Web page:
The Joint Commission Update for Infection Control

Joint Commission, CDC to study rapid flu test use

Study targets outpatient settings, EDs, doc offices

The Joint Commission recently announced that its Division of Quality Research and Measurement will study how rapid tests for influenza are implemented in outpatient medical settings including solo and group practice physician offices, community health centers, and acute care hospital emergency departments throughout the United States.

The study is funded by a cooperative agreement from the Centers for Disease Control and Prevention (CDC), with Nancy Kupka, DNSc, MPH, RN, designated as the principal investigator. Influenza kills approximately 36,000 people in the United States each year. Rapid diagnostic tests have been developed to test for influenza outside of the clinical laboratory. However, the current extent and quality of testing for influenza outside the clinical laboratory is unknown, especially in places such as physicians' offices, emergency departments, and community health centers. "Surveillance is the most important tool for identifying new or reemerging infectious diseases or pandemics and establishes the scientific foundation for a public health response," says Jerod M. Loeb, PhD, executive vice president, Division of Quality Research and Measurement.

The project will examine outpatient settings that have adopted the use of rapid tests for influenza, including the types of rapid tests in use and how they are selected; the training and competency of individuals performing testing; the extent to which good laboratory practices and testing guidelines are being followed; the impact of use of the rapid tests on antiviral and antibiotic prescribing practices; and the perceived advantages and disadvantages of using rapid influenza testing. The first phase of the three-year project began in October 2007 plans to survey 5,000 outpatient medical settings to determine how rapid tests for influenza are being implemented. Later in the study, 300 survey participants will be interviewed to identify the factors that influence the adoption of rapid testing for influenza, barriers to implementation and strategies to overcome the barriers in outpatient settings. This study is completely independent from The Joint Commission accreditation process.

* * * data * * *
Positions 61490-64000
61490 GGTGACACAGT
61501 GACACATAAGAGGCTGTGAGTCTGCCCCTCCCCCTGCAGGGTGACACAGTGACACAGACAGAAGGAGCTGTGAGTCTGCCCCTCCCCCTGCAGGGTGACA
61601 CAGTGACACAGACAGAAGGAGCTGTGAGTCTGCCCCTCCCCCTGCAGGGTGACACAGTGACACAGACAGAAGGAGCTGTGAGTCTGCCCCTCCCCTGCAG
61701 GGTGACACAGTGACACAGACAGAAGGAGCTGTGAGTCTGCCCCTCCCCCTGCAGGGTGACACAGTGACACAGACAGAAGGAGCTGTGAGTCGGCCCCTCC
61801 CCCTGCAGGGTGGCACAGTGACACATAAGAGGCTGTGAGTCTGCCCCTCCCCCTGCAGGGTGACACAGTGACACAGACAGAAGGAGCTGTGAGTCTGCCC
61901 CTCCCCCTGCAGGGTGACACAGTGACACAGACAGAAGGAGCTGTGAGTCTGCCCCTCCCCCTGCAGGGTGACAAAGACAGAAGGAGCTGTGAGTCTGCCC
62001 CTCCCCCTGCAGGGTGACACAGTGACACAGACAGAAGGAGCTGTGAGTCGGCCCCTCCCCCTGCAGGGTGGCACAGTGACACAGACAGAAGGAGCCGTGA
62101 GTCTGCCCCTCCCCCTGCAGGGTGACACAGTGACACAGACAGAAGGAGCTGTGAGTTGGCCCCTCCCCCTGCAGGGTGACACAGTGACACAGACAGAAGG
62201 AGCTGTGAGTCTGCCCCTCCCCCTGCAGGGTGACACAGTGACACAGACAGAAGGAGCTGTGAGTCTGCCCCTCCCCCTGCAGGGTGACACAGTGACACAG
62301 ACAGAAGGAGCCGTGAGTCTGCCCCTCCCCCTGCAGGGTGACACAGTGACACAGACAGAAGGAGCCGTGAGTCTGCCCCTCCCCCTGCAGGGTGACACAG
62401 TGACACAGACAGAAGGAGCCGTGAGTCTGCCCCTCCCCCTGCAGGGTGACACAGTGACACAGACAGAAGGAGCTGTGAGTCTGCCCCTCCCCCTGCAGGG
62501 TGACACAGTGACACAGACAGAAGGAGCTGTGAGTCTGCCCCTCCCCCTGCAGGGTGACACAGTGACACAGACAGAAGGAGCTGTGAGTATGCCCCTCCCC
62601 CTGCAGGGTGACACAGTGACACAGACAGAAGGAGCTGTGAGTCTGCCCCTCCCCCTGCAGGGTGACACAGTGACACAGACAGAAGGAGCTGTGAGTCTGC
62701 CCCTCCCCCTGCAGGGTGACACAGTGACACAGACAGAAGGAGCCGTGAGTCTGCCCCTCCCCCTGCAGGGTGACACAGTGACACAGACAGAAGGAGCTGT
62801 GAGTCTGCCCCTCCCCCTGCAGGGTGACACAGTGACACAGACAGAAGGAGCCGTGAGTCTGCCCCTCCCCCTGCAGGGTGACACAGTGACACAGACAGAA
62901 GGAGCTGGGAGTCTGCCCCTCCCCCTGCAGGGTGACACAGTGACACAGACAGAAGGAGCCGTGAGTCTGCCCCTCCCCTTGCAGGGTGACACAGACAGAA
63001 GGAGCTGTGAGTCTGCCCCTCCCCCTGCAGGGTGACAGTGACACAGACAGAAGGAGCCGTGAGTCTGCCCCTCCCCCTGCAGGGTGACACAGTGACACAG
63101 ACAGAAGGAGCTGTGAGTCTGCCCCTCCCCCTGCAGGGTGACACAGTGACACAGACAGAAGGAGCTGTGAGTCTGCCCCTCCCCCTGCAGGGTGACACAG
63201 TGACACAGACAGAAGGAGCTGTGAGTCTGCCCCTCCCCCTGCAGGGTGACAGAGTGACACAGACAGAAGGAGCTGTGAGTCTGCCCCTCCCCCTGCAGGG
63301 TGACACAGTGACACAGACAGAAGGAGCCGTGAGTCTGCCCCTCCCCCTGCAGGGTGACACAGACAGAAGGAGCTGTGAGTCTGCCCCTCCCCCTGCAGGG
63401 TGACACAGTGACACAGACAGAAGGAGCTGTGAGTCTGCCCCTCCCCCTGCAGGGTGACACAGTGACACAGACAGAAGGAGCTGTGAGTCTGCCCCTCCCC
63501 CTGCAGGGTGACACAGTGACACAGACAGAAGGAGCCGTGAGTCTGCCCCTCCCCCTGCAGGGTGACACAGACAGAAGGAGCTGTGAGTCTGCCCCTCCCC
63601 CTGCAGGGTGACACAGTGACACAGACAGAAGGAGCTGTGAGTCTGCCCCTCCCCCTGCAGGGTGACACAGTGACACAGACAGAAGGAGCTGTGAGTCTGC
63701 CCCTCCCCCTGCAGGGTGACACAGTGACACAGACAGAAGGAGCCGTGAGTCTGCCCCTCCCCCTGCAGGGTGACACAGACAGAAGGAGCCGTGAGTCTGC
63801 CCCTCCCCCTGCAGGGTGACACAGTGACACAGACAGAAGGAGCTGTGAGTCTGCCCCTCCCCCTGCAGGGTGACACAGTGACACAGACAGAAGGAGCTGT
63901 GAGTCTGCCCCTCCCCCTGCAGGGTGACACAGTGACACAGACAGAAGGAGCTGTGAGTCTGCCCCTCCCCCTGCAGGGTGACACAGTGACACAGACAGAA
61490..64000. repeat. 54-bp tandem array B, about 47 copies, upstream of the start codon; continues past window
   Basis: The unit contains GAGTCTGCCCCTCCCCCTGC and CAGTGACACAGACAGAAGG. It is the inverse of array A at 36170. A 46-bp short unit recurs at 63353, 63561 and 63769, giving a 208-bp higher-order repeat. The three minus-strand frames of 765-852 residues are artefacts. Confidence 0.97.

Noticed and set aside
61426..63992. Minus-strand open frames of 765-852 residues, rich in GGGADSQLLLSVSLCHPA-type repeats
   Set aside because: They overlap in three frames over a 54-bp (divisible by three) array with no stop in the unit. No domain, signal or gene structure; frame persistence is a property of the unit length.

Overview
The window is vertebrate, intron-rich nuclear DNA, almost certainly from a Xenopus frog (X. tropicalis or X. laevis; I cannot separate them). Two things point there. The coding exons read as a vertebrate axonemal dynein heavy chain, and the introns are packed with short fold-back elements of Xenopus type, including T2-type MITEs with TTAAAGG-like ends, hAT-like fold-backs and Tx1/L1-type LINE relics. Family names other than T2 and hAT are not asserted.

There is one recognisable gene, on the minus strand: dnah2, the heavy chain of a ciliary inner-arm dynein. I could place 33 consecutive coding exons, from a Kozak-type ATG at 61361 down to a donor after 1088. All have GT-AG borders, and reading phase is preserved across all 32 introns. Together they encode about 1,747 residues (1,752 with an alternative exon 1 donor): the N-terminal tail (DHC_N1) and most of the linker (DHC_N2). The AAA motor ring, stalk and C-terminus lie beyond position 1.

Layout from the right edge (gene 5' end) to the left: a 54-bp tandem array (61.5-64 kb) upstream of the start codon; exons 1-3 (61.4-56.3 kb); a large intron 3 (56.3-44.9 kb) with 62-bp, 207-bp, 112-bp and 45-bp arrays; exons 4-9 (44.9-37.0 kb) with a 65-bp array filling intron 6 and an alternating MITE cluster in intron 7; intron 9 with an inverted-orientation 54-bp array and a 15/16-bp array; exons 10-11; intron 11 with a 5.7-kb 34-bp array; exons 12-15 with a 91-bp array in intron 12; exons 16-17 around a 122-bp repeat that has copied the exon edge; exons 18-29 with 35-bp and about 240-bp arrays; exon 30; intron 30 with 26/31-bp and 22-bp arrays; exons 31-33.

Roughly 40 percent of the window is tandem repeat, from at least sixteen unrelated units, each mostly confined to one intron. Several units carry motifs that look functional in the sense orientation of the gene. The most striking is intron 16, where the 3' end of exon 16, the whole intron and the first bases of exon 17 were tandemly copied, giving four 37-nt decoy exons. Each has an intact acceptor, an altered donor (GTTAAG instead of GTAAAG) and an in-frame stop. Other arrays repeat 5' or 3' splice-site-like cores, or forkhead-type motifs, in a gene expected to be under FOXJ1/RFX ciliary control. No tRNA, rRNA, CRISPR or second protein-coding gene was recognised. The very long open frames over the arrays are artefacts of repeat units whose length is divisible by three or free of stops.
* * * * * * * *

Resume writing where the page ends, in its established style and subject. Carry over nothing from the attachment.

"Many rapid influenza tests are available for widespread use in outpatient settings such as physician's offices, clinics and emergency rooms, but the reliability of results from these tests is influenced by a number of variables that deserve examination," says Devery Howerton, PhD, chief of laboratory practice evaluation in the CDC's National Center for Preparedness, Detection and Control of Infectious Diseases. "We are also interested in evaluating the extent to which these testing sites are linked to their local public health system," he adds.

The Joint Commission requires accredited organizations to meet both federal Clinical Laboratory Improvement Amendment of 1988 (CLIA) requirements and Joint Commission standards regarding the use of waived tests such as rapid influenza tests. Accreditation surveys conducted by The Joint Commission in hospitals and ambulatory facilities, including physician offices and community health centers, in 2005, 2006, and the first quarter of 2007 found that test controls are not always used as directed by the manufacturer; test kits are improperly stored and sometimes used past their expiration date; individuals conducting the tests are not always trained to use the test or evaluated and deemed to be competent to conduct or interpret the test; staff within organizations are confused about the use of confirmatory tests and whether the waived test is done for screening purposes or for definitive diagnosis; and there were insufficient policies and procedures in place to support conducting the tests.

The Joint Commission will convene a technical advisory panel to assist with the study, composed of public health officials and representatives from the following professional associations: The American Public Health Association, American Medical Association, National Association of Community Health Centers, American College of Physicians, American College of Emergency Physicians, American Academy of Pediatrics, American Academy of Family Physicians and the Association of Public Health Laboratories.